JONI MITCHELL — Court and Spark (review)

JONI MITCHELL — Court and Spark album cover Album · 1973 · Vocal Jazz Buy this album from MMA partners
4/5 ·
Chicapah
With the stunningly pensive “Blue” album in ‘71 Joni Mitchell began to evolve out of her fragile, naïve flower-girl-folksinger-on-a-stool phase, showing a more adventurous side of herself to the world while wisely avoiding alienating any of her enraptured fan base in the process. The “For the Roses” LP was a good but somewhat predictable continuation of her musical expansion but, after a brief tour of that record, Joni took almost a year off to further develop and nurture her steadily increasing fascination with jazz. In January of 1974 she unveiled the results of her sabbatical in the form of “Court and Spark” and her impressive growth as a singer/songwriter and musician couldn’t be denied. Even conceited musicians who’d previously thought of her as a lightweight had to stop and take notice. With the help of pros like Tom Scott and Larry Carlton she was further developing a unique brand of aural art that didn’t sound like anyone else’s in the wide-open music scene that was flourishing in the mid 70s. In fact, this album would be the last that could even be figuratively related to her folksy past as subsequent releases would find her boldly (and some would say recklessly) venturing into highly eclectic and sometimes abstract territories that fewer and fewer of her flock could or even desired to comprehend. Therefore, while it may or may not be her masterpiece, “Court and Spark” unquestionably represents the apex of Mitchell’s popularity.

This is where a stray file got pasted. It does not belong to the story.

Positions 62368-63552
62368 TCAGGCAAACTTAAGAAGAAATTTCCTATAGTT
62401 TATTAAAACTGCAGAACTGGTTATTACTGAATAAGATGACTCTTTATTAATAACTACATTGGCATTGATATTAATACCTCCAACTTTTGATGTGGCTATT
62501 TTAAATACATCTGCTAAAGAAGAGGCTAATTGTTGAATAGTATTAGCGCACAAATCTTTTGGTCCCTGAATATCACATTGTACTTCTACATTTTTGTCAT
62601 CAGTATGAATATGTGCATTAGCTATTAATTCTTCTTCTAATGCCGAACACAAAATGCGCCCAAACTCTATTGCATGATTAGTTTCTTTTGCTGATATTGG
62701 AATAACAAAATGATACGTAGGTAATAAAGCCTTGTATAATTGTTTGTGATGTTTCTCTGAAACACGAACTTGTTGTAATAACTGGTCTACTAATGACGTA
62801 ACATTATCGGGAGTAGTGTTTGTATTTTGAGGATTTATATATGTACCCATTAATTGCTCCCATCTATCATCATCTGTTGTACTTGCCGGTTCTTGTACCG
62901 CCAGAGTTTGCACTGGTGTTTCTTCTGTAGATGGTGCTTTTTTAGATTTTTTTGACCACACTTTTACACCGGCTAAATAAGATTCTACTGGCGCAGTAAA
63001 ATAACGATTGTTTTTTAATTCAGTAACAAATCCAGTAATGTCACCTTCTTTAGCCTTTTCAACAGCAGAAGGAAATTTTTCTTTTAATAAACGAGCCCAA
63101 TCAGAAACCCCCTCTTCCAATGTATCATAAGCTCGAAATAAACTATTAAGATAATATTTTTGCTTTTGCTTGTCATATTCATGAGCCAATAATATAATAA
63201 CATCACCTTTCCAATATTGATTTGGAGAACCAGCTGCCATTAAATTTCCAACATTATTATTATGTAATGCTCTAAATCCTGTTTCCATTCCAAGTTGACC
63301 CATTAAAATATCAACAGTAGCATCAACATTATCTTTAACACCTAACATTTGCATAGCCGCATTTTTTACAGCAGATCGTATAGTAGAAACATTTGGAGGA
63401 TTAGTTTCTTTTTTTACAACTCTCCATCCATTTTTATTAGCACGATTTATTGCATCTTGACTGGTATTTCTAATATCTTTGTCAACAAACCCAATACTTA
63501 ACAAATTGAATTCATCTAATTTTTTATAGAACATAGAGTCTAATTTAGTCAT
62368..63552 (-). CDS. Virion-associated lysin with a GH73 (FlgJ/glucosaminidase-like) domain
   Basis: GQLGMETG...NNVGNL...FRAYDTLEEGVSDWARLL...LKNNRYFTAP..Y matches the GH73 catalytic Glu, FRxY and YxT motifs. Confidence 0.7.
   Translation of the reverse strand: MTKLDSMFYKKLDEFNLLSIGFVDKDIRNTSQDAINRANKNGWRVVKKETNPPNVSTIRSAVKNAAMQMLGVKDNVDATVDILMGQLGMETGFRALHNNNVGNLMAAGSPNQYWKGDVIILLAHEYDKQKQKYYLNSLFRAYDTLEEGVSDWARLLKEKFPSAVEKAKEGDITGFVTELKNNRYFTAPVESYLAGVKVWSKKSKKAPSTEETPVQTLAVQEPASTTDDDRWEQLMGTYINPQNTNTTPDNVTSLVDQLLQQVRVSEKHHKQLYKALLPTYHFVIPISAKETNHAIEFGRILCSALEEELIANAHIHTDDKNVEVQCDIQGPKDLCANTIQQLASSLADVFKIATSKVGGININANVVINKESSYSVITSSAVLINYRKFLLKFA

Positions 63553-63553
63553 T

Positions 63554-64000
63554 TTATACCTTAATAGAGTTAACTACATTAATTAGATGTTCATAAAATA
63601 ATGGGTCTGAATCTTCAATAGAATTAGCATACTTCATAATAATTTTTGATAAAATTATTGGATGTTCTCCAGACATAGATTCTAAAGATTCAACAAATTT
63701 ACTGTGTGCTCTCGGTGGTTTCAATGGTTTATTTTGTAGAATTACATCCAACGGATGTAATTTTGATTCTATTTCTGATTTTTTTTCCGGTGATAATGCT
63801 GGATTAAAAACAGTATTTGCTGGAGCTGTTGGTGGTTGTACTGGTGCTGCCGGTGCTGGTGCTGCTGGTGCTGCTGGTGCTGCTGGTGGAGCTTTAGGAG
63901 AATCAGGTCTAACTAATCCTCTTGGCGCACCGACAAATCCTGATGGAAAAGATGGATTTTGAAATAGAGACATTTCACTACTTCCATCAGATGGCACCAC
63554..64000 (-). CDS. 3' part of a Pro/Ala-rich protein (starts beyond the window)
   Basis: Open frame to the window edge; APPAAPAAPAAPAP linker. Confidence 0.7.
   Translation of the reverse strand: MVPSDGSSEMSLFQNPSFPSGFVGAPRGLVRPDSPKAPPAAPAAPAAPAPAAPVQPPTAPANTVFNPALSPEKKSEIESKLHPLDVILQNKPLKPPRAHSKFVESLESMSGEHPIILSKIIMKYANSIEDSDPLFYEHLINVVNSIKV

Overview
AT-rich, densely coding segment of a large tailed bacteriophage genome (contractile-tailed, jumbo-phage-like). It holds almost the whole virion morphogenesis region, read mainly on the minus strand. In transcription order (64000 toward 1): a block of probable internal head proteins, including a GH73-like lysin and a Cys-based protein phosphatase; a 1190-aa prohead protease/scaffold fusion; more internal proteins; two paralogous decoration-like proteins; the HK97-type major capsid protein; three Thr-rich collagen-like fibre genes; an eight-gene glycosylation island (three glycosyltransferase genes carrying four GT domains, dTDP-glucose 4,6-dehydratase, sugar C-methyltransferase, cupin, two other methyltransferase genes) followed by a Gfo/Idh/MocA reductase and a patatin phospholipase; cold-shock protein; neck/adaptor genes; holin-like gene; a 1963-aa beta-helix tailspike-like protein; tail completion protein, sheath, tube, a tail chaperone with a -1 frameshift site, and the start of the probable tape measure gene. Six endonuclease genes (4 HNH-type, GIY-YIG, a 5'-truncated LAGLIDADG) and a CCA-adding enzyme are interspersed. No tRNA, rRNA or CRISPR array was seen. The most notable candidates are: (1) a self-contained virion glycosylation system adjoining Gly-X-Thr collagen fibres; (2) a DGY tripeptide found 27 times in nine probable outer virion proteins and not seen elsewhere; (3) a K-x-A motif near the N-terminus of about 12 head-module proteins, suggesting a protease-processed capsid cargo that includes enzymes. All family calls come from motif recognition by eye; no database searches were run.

The title song opens the disc by displaying that Joni was still shifting her emphasis from the acoustic guitar to piano, thus widening her scope and her canvas. You can catch a glimpse of her folk roots in the tune’s melody but more obvious is her fearless combining of a myriad of genres. The number’s jazz presence is elevated by her inclusion of the great Milt Holland on the vibes. “Help Me” did wonders to advertise the album as the infectious song scaled the singles charts and peaked at #7. It’s a contemporary mixture of jazz and pop sensibilities that displayed her ongoing maturity as a lyrical songstress not hesitant to reveal her inner yearnings. Despite its many quirky kicks and accents the track maintains a nice structural flow that’s hard to criticize. “Free Man in Paris” was the FM radio equivalent to “Help Me” in that it soon found itself in heavy rotation in that (at the time) still-untamed realm. With this tune it became crystal clear that she now felt more comfortable in an ensemble setting while managing to avoid the formulaic traps so many of her contemporaries were falling into by asserting her highly individualized, bohemian creativity. Please note the delightful Spanish guitar flavors injected into the song’s atmosphere by guest musician Jose Feliciano. The slightly retro “People’s Parties” is the first tune on the record to feature an acoustic guitar up front and center along with her signature self-sung three-part background harmonies. It ends with an abrupt segue into “Same Situation,” a piano-heavy waltz that sports a jazzy chord progression and some light orchestration that adds a mysterious dimension to the mood it sets. A stronger, more aggressive groove propels the beginning of “Car on a Hill” but then it suddenly takes a strange turn midway through that’s difficult to describe. The whole song is a bit of an enigma.